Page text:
Charities and other public benefit organisations will also be exempt, provided that an exemption application is made to the finance ministry and approved by the cabinet.
Another exemption will apply to wholly government-owned UAE companies that carry out specified activities, provided that they are approved by the cabinet.
Public and regulated private social security and retirement pension funds; and investment funds that are organised as flow-through limited partnerships are also exempt.
Regulated investment funds and real estate investment trusts (REITs) can apply for exemption if they meet certain requirements, according to PwC.
The corporate tax will also not be levied on individuals earning income on a personal capacity, such as salary or investment income, as long as the income-generating activity does not require a commercial license.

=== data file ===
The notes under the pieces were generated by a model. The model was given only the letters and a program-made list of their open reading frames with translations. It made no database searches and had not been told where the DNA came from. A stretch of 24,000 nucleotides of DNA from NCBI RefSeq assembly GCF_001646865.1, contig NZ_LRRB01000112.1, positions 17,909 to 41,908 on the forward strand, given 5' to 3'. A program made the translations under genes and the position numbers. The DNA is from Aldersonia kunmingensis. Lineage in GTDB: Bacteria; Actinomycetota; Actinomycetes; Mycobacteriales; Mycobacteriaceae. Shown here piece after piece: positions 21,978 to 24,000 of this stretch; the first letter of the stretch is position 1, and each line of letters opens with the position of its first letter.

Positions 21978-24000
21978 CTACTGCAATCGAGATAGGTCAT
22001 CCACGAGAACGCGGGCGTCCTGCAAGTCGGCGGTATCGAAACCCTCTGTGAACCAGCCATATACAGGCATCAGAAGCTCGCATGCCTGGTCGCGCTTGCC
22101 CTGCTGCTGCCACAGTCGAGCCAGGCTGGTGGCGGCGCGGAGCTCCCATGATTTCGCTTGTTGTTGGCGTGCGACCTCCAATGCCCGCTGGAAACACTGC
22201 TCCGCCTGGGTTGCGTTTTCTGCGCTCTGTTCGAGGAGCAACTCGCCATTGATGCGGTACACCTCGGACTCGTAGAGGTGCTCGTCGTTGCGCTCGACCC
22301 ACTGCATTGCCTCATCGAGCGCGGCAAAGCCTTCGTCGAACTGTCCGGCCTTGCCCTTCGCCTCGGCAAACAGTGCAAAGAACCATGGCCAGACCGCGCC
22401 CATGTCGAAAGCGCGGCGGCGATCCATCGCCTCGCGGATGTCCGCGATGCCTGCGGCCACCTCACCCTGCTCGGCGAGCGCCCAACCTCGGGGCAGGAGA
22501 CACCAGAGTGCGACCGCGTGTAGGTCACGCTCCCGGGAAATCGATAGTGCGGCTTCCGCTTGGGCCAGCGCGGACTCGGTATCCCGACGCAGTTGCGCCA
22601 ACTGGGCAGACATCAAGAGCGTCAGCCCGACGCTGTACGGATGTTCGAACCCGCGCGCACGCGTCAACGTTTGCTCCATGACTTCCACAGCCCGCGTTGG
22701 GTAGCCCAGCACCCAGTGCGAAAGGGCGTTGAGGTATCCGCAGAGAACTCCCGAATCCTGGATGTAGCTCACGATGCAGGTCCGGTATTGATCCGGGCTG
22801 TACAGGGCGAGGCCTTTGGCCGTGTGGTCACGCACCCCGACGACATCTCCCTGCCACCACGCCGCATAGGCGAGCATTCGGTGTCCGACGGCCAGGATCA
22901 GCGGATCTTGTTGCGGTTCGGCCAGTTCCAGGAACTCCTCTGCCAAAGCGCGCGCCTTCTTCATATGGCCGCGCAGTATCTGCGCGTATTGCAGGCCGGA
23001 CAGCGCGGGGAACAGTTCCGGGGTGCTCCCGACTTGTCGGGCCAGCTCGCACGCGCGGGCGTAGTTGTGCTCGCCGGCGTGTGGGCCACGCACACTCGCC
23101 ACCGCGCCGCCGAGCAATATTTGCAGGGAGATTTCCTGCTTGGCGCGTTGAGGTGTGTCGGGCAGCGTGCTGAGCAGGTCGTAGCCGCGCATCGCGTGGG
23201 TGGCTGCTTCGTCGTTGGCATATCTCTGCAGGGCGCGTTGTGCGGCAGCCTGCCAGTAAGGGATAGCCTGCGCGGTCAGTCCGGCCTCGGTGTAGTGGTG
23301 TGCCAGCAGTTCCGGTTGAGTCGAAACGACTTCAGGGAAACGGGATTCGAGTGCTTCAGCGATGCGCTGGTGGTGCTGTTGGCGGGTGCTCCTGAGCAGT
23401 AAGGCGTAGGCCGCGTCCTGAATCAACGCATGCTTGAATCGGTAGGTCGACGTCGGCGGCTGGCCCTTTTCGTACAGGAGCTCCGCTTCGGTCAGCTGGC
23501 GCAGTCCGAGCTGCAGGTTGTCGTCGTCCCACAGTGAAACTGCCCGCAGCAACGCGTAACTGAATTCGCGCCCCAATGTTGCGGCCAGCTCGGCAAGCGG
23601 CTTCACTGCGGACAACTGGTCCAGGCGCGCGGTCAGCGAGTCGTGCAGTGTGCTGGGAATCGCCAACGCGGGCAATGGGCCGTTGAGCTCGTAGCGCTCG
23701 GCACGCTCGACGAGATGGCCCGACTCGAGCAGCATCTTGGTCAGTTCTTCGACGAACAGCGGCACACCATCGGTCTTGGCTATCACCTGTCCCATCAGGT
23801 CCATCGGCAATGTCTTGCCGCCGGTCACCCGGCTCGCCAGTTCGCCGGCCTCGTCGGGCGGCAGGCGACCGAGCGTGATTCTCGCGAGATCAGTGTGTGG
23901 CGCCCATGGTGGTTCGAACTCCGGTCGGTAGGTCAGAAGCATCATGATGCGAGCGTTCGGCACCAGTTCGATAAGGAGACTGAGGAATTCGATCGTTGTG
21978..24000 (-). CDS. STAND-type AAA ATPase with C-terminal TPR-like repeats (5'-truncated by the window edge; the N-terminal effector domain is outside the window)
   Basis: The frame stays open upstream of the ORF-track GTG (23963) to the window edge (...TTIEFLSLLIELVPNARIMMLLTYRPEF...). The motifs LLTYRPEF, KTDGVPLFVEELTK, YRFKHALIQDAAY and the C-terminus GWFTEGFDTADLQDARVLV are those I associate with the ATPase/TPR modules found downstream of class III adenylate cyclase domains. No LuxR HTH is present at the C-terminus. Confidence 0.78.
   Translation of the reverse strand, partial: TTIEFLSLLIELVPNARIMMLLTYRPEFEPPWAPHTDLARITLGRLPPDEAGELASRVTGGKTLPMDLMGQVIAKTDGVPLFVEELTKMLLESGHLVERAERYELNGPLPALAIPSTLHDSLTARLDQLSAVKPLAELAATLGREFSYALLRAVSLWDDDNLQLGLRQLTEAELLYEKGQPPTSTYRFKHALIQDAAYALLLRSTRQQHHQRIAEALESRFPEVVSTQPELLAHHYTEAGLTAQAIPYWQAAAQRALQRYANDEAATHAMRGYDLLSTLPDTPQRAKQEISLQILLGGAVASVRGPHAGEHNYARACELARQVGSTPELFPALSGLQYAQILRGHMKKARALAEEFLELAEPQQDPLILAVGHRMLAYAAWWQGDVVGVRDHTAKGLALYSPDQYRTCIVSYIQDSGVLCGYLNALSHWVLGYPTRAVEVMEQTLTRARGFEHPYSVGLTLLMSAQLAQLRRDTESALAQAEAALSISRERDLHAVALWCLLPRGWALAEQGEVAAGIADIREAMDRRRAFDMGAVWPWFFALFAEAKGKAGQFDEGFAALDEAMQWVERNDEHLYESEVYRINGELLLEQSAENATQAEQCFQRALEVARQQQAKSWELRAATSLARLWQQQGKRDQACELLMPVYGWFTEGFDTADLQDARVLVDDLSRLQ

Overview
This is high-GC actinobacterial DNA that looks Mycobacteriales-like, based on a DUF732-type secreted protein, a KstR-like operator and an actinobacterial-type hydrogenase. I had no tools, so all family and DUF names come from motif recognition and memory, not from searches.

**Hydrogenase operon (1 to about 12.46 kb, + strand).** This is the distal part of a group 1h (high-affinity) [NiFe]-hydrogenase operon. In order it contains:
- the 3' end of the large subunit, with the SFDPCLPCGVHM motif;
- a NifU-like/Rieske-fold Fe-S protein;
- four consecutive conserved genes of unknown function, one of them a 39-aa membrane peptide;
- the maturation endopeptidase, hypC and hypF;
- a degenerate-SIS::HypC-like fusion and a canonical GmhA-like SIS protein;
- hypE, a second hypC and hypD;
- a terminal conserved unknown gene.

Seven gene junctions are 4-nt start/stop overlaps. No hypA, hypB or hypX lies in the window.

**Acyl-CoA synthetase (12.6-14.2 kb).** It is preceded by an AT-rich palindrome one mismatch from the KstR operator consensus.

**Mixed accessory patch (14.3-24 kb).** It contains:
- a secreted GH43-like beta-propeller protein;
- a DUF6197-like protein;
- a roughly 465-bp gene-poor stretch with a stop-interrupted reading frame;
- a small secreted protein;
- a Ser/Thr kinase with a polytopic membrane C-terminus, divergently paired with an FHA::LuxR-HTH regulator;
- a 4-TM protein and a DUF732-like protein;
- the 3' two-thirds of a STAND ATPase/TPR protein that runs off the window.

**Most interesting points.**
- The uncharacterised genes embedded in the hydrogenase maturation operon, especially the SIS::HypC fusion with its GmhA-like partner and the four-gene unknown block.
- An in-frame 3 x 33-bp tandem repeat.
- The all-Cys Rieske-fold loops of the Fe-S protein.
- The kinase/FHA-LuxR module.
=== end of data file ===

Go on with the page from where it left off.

Another exemption applies to businesses registered in the country’s many Free Trade Zones, provided they comply with all the regulatory requirements and do not conduct business with mainland UAE.
Dividend income earned by a UAE-based company from qualifying shareholdings, capital gains, profits from a group reorganisation and intra-group transactions will be exempt from the corporate tax.
There will also be no UAE withholding tax on domestic and cross-border payments.
In a significant shift, foreign banks, which have been operating under Emirate-level banking tax decrees, will now be subject to the Federal Tax Law, according to KPMG. Local banks, like other businesses, will be subject to the new corporate tax.
Corporate tax rates and rules
The new corporate tax regime introduces a tiered system with three rates.